One of the most important things I've learned during my career has been that you can never do too much testing, particularly with the user.
During the User Experience Design module, we were lucky enough to work with IBM’s York team, testing the usability of one of their platforms. We were tasked with reviewing the existing system that the team had developed and their onboarding process. We then had to storyboard and show how we would alter the onboarding process to increase usability for the user.
We also had the chance to work with the Yorkshire Museum, focusing on their Roman exhibition. The brief was to create an interactive media prototype to accompany an existing artefact within the museum. The prototype had to take into account the physical and usability requirements of the museum, meaning it must fit within the flow of the museum and cater to their users.
In approaching both methods, I decided to make use of the IBM design thinking ideas that we’d been shown. This included storyboarding, empathy mapping, creating personas, etc. With the Yorkshire Museum project, I decided to do user research regarding people’s opinions on their experiences visiting museums, as well as the interactive exhibits they’ve seen. To carry out this research, I conducted questionnaires and also decided to consult TripAdvisor and view the 50 most recent reviews at the time, to see what users had to say.
The graphic generated from this can be seen below. Words in green relate to positive comments and red words represent negative comments about the feature in question.
Following on from the user research, I conducted a thematic analysis on my data, grouping all of the information that I’d received in order to attempt to construct requirements for my prototype. This was very successful; I broke all of the data down into 8 core requirements, which were used to shape my final design. It was also from the thematic analysis that I created 2 personas, representing visitors to the museum. This allowed me to have something to relate to when making decisions regarding the design. The personas represent a general analysis on visitors to the museum, their background, likes and frustrations.
I used several other creative thinking ideas such as empathy mapping, stakeholder mapping and big idea vignettes to generate ideas. By the end of the big idea vignettes task, I had 3 ideas I thought I could feasibly create. I storyboarded all the ideas to get a sense of how they would work and the functionality they would feature. Once storyboarded, I decided that I would go with my Roman Hairstyles Mirror. The next thing to think about was user interaction, and the ideal experience that I wanted to create for the user.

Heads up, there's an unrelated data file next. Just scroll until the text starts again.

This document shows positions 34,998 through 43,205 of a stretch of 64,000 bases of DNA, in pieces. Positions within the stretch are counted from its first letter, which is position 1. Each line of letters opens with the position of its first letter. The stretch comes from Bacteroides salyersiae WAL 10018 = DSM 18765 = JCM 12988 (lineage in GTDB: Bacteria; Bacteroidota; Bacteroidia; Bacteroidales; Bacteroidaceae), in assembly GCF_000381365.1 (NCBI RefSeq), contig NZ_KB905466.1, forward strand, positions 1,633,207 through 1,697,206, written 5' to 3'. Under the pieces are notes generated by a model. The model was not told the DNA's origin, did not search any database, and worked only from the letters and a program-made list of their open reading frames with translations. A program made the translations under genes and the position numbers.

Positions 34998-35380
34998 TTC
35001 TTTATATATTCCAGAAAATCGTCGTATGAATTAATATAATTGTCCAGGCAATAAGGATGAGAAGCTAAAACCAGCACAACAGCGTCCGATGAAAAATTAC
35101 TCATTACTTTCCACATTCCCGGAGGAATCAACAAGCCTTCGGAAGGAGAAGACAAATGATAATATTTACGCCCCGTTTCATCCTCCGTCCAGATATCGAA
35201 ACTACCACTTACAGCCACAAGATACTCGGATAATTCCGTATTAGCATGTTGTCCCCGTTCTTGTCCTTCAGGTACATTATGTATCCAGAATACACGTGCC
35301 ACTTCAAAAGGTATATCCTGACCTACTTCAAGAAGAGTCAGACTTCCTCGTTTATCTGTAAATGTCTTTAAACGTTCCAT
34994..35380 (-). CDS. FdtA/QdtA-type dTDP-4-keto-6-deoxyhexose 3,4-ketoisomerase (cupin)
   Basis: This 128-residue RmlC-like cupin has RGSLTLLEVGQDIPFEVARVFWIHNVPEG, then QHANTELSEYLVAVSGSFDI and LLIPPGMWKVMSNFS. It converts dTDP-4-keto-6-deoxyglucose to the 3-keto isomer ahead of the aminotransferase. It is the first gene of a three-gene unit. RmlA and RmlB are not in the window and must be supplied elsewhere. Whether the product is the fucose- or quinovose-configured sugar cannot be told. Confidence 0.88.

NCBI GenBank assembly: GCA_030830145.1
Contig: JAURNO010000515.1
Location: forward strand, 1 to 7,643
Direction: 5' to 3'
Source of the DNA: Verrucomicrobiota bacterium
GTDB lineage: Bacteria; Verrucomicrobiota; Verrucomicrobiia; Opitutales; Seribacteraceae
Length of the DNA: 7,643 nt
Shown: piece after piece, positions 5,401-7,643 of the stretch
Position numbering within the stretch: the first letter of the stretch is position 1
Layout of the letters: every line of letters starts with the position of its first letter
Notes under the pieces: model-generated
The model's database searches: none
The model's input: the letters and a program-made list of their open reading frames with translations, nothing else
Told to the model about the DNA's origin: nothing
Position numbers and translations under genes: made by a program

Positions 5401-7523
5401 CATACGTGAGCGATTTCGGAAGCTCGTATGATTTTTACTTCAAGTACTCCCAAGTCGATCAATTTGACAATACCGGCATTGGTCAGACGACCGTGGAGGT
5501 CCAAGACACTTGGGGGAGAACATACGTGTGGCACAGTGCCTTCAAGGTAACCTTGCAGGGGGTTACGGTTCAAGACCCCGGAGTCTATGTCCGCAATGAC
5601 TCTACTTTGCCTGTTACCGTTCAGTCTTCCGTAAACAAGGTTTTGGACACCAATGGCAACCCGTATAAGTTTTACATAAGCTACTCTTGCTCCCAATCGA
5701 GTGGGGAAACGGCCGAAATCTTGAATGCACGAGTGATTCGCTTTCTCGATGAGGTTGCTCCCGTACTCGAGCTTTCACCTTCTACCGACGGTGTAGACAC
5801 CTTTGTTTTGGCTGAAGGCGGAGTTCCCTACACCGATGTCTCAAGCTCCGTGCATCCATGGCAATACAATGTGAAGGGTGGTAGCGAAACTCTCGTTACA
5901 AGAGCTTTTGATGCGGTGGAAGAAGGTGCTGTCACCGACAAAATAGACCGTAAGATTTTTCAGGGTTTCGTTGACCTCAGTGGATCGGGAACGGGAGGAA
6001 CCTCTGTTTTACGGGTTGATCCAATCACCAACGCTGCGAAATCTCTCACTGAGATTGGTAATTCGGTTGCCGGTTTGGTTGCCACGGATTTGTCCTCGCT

I therefore decided to create a user journey map for a visitor’s current experience with the artefact in its current state, followed by a user journey map with my design incorporated within the museum. This allowed me to focus on user interaction and design my prototype with usability in mind, considering what was actually missing. With a wealth of resources that I’d created, I had a reference for how I thought the user would act and feel around the museum and designed my user journey map around this.
The next step in my process was to research existing designs. I believed that it would be a good idea to see if similar projects had been created and if so, where they had succeeded and where they could be built upon. This worked well, I was able to find a number of similar projects which I was able to critique and build upon my own idea from the criticism I developed against similar projects. During this time, I also researched interactive museum exhibits and mainly tried to focus on how these exhibits were interactive. I found from this that I wanted to make sure that whatever I ended up making was something that required interactivity to function; not just something that was using interactive media, but could easily exist without interactive technologies.
Following on from my final rounds of research, I started with the creation of my prototype. I started out with sketches for the layout of my UI, wireframing different layouts with Balsamic before finally settling on the UI I thought would be best. After deciding on the UI, I paper-prototyped the design and filmed it.
With the paper-prototype designed, I decided to conduct a final piece of research by interviewing some of the employees at the Yorkshire Museum. I asked various questions about the prototype, regarding the usability, placement of information and appropriateness of the design. The feedback was used to help shape the final design. With this feedback in mind, I set out to create the prototype in Processing.
Following the conclusion of my project, I was then invited to the Yorkshire Museum to present my prototype to employees and curators. I received a lot of feedback which focused on the great potential my prototype had, as well as possibilities for further implementation with other exhibits around the museum.